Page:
Meet Casey

Casey Chumrau has begun her leadership role in earnest with the Washington Grain Commission (WGC), following the retirement of Glen Squires on Nov. 1.

The WGC is the state’s commodity commission for wheat and barley. The WGC mission is to enhance the long-term profitability and competitiveness of Washington small grains and small grain producers through research, marketing and education. As the commission’s fifth chief executive and first female CEO, Chumrau has already proven to be an effective leader in promoting the small grains industry.

Washington Grain Commission (WGC) Chairman Mike Carstensen, CEO Casey Chumrau, and retiring CEO Glen Squires pose for a photo smiling.
Washington Grain Commission (WGC) Chairman Mike Carstensen (left) and retiring CEO Glen Squires (right) present the “key” to the WGC to new CEO Casey Chumrau at the commission board meeting on Oct. 7.

“The WGC is a leader on a national and international level because commissioners and growers are extremely engaged, informed and forward thinking. They have set the bar high,” Chumrau said. “I’m looking forward to meeting as many growers as possible, hearing the challenges they are facing and how the commission can help.”

Chumrau has worked in agriculture and international business for most of her career, promoting the U.S. wheat industry for more than a decade. She comes to the WGC from the Idaho Wheat Commission, which is based in Boise, where she served as the executive director. Prior to that, she served as the U.S. Wheat Associates (USW) marketing manager for South America in Santiago, Chile. USW is the export market development organization for the U.S. wheat industry. As the marketing manager for South America, Chumrau worked with major importers to promote the use of all U.S. wheat classes, overcome trade barriers, and worked to resolve purchasing and shipping issues.

five people wearing lab coats stand in front of a commercial building in Peru.
Casey Chumrau (far left) with U.S. wheat growers and an Alicorp representative (center) during a U.S. Wheat Associates trade team visit in 2012. Alicorp is the largest consumer goods company in Peru, providing ingredients and inputs for the bakery, food and large industries sectors.

“Hearing directly from customers helps us understand the evolving needs of the end users, which guide our strategies and investments,” Chumrau said. “I’m very excited to meet and reconnect with customers in person, both hosting them here in Washington and visiting their mills and factories.”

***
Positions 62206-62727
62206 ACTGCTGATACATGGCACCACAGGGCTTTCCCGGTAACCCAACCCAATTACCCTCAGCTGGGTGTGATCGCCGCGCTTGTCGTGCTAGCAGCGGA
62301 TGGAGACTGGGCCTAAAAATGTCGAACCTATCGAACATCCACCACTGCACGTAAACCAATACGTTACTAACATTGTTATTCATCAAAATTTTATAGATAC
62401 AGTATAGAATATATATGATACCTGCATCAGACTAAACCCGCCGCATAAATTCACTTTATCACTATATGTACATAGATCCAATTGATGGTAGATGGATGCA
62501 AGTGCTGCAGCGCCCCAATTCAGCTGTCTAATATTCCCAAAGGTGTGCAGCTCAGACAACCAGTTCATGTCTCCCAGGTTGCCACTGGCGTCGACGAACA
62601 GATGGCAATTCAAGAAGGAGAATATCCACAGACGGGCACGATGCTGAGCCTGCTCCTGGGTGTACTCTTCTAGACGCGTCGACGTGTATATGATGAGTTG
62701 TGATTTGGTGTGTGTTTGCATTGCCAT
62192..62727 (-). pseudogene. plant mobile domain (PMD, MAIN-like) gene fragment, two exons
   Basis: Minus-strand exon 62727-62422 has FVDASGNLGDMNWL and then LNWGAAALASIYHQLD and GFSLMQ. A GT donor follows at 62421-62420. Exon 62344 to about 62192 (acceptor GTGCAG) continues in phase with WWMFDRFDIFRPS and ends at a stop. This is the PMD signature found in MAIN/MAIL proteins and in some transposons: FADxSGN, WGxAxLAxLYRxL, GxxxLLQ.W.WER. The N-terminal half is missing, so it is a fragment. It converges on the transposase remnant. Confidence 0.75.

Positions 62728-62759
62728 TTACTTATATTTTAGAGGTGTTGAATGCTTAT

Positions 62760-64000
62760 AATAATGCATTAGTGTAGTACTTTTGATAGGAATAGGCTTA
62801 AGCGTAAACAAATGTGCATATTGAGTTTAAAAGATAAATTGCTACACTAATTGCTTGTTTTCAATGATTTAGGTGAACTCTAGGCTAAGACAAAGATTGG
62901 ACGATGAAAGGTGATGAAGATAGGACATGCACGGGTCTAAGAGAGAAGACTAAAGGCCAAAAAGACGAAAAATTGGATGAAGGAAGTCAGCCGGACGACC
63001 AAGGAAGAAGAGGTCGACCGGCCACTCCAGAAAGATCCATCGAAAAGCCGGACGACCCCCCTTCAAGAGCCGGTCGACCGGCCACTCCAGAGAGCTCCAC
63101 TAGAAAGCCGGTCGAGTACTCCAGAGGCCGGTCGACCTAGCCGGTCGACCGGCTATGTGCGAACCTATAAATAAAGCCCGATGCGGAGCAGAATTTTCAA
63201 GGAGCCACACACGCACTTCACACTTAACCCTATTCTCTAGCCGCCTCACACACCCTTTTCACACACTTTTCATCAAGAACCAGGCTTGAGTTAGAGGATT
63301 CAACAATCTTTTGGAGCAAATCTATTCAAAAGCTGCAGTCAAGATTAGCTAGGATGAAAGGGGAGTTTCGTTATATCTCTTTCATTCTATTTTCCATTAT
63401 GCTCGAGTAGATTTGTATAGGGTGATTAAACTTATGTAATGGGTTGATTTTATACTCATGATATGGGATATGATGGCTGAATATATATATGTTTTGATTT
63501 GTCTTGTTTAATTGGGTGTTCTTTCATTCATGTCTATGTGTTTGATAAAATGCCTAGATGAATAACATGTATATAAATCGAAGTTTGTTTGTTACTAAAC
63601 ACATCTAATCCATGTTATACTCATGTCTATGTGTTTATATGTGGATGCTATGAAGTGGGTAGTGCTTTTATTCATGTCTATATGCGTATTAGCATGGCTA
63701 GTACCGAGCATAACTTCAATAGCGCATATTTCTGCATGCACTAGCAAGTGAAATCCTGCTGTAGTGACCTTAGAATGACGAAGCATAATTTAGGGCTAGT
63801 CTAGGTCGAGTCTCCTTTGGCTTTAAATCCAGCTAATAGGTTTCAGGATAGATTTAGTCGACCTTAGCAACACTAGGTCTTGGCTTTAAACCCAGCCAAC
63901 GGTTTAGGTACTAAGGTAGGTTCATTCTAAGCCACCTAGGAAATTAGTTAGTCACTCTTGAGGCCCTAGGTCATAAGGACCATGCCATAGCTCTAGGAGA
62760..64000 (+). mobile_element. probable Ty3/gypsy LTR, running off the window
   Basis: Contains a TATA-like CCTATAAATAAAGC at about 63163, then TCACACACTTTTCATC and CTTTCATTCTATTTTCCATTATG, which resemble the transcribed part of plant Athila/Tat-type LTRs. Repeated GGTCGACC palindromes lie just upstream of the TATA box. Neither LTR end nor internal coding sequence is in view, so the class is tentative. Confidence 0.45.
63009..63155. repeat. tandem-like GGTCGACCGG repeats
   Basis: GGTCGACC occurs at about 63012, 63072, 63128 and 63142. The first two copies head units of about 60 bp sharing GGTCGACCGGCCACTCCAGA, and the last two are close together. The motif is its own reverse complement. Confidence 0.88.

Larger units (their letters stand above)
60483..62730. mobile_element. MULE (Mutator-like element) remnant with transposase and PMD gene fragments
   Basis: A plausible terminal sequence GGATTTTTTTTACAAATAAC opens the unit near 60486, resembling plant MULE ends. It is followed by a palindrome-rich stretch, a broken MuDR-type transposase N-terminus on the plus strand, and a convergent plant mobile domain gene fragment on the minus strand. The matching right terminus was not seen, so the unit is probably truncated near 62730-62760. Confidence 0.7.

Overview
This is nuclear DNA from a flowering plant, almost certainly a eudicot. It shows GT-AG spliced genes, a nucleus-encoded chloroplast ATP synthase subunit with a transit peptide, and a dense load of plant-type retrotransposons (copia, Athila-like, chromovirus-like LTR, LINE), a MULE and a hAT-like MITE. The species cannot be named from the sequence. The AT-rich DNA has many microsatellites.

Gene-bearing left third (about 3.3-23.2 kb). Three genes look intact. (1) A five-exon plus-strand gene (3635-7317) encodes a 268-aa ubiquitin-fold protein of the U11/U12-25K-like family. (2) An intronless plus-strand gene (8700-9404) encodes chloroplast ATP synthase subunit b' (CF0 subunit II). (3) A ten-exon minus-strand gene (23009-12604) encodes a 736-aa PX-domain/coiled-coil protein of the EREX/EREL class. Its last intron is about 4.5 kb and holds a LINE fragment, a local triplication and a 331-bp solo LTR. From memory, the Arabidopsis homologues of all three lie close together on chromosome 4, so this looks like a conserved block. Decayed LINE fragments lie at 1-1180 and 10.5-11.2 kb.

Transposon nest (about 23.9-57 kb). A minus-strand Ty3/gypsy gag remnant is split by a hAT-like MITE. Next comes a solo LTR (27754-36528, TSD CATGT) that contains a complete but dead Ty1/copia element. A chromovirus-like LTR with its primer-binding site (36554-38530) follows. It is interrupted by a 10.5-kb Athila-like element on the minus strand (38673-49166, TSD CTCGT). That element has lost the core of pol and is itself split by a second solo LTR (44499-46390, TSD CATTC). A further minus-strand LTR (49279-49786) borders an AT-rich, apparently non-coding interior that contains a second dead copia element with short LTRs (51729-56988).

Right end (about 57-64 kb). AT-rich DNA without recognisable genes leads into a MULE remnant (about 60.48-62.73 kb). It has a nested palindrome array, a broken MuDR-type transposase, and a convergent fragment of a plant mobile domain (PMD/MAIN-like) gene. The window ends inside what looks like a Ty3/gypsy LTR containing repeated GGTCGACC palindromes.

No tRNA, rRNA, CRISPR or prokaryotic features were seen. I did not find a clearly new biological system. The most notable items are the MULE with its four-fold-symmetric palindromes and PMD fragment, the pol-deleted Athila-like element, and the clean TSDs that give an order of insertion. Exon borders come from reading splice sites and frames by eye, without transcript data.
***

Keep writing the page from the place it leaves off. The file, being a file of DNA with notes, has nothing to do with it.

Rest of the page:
She began her tenure with USW in 2011 as a market analyst in Washington, D.C., gaining extensive knowledge of commodity markets, international trade and freight logistics. Prior to that, she served one year as an international trade associate for the U.S. Senate Committee on Finance. Chumrau worked her way up through a variety of roles in business management and operations at the beginning of her career, including managing logistics and operations for an international travel company in San Jose, Costa Rica.

Along with the high level of interaction with international customers, Chumrau extolls how the WGC benefits from the constant engagement with local industry and policymakers.

A smiling woman holds a cinnamon roll in front of a bakery display.
Casey Chumrau conducts some delicious market research by sampling the local wheat products in a Brazilian bakery during a break in the action at the U.S. Wheat Associates Latin American Buyers Conference in Rio de Janeiro, July 2018.

“The U.S. grain industry today faces many challenges, including greater competition on the global market, more demanding customers and consumers, political threats to key infrastructure and farm policies, and agronomic obstacles like extreme weather, weed resistance and pests. It will take bold ideas and deep conviction to confront these challenges and secure a sustainable future

for farmers,” Chumrau said. “The WGC has long been considered a visionary when confronted with a changing industry, and I am honored to help lead the commission into this next stage.”

Chumrau currently serves on several state and national committees, representing the interests of the grain industry. She earned an MBA with an international emphasis from the University of Montana and a bachelor’s degree in history with minors in business and Spanish from the University of Oregon. Chumrau and her husband, Valentin, live in Spokane with their dog, Canela.

“Really, what motivates me is the opportunity to help commissioners implement their creative solutions to challenges. Truly, I don’t think there is a better grain commission in the entire country,” she said.

This article originally appeared in the December 2022 issue of Wheat Life Magazine.

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